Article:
A hypertensive crisis can lead to organ damage if blood pressure isn’t reduced immediately. This can include heart failure, a stroke or fluid in the lungs. Watch out for these symptoms – and call 999. If you already know you’ve got high blood pressure – readings over 140/90mmHg – keeping your readings down can be a life-or-death situation. WebMD said extremely high blood pressure alongside the following is a sign of a hypertensive crisis:
- Headache or blurred vision
- Increasing confusion
- Increasing chest pain
- Increasing shortness of breath
- Swelling or edema (fluid buildup in the tissues)
Medical assistance will likely insert intravenous blood pressure medication to prevent further organ damage.
Hypertensive emergencies are rare, and often occur when hypertension goes untreated.
This is why people who are prescribed blood pressure medication need to make sure they’re taking them.
Furthermore, there are everyday things you can do to help reduce blood pressure readings.
If you’d like to avoid hypertensive complications, such as pulmonary edema, it’s important to try and live as healthy as you can.
What’s pulmonary edema?
The Mayo Clinic explained pulmonary oedema is a condition caused by excess fluid in the lungs.
As fluid collects in the lung’s air sacs, it becomes more difficult to breathe.
“Pulmonary edema can sometimes cause death,” warned the Mayo Clinic, however quick treatment can greatly improve someone’s outlook.
Uncontrolled high blood pressure can enlarged the heart muscle, which can lead to fluid in the lungs.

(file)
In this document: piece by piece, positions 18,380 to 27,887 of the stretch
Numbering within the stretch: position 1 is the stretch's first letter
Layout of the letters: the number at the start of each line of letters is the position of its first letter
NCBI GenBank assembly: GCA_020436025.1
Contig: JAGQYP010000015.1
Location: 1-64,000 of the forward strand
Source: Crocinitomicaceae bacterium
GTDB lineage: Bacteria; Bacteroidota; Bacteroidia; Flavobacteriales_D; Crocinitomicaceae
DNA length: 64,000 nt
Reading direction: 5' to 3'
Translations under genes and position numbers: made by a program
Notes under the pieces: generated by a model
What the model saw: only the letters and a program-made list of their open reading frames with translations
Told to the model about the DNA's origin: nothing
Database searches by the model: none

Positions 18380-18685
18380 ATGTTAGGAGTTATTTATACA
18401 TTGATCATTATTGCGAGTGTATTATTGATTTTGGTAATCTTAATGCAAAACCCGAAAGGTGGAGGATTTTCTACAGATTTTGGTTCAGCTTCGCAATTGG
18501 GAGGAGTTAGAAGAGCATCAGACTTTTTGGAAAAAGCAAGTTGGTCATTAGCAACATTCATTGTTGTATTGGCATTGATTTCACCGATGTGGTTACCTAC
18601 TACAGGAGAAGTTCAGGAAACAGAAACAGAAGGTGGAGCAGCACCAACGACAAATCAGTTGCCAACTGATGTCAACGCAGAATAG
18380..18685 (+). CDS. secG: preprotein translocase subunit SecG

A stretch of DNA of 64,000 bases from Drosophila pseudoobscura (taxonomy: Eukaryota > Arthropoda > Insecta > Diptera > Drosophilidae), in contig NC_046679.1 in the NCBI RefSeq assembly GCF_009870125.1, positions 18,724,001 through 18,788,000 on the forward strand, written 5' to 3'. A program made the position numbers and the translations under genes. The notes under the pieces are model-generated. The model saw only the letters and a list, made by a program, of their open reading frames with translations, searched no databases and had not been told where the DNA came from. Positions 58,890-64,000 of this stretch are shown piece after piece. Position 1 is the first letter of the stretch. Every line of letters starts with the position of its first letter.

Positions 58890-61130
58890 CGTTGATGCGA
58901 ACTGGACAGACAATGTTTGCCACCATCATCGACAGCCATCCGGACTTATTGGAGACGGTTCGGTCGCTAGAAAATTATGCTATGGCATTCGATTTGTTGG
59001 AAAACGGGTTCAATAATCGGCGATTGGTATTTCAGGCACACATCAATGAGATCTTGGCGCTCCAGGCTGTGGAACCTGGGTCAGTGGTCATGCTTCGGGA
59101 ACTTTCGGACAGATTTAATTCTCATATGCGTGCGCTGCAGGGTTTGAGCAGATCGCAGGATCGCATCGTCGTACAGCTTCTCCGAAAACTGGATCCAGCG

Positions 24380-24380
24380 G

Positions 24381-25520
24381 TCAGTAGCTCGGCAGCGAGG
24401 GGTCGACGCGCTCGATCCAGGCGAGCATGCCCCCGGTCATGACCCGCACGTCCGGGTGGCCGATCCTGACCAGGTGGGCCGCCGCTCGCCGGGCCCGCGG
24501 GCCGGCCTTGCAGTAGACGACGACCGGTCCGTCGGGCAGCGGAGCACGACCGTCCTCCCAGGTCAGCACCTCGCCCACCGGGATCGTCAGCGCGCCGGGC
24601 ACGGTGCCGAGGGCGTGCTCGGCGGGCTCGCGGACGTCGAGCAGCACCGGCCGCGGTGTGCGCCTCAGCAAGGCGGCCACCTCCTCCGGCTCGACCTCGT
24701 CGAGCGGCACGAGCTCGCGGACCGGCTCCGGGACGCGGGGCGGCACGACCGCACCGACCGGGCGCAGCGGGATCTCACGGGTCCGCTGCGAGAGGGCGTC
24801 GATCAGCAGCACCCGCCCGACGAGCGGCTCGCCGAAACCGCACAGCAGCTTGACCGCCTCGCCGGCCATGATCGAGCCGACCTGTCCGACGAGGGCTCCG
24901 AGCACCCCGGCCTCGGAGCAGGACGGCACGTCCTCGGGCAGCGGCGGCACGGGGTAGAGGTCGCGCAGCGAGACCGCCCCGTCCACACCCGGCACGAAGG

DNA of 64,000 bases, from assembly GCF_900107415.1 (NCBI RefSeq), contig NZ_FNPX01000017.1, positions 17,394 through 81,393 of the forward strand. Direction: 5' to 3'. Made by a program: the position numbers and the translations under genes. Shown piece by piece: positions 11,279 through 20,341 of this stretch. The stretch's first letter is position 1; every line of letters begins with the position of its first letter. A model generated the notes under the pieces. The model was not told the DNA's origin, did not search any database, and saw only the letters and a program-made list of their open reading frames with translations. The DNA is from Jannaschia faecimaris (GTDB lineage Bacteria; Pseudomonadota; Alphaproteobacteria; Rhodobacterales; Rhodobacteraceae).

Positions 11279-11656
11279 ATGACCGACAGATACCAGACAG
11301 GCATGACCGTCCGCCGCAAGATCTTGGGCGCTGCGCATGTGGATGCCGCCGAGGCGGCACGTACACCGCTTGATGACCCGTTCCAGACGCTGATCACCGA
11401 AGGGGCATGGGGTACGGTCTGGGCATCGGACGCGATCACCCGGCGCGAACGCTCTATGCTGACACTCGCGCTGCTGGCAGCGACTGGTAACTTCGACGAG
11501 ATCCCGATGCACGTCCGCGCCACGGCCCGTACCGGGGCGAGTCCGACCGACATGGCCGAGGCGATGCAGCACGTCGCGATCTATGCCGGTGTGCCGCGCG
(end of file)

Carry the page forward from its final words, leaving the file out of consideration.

It’s usually the result of heart failure, which is also caused by extremely high blood pressure.
I want to reduce my blood pressure
Medical News Today explained that alongside prescribed medication, managing your diet can also play a part in lower blood pressure readings.
Eating a plant-based diet, full of fruit and vegetables, will place you in good stead to live longer.
Whole grain varieties, minimising salt intake and eating healthy fats in moderation will help.
To find whole grain products, such as pasta, look out on the packaging for whole grain or wholewheat.
Healthy fats include avocados, nuts, and olive oil – but remember to eat in moderation.
There is conflicting evidence with alcohol and caffeine, but it’s agreed that higher quantities aren’t good for your blood pressure.
Other habits to live by include exercising for at least 30 minutes, five times per week.
The activity needs to get your heart pumping a little bit faster in order to be classified as exercise.
Maintaining a healthy weight is considered best practise when it comes to managing your health.
It’s also wise to not pick up or sustain any habit of smoking, and to mange stress effectively.
Moreover, it’s important to have regular, good quality sleep if you want to lower your blood pressure.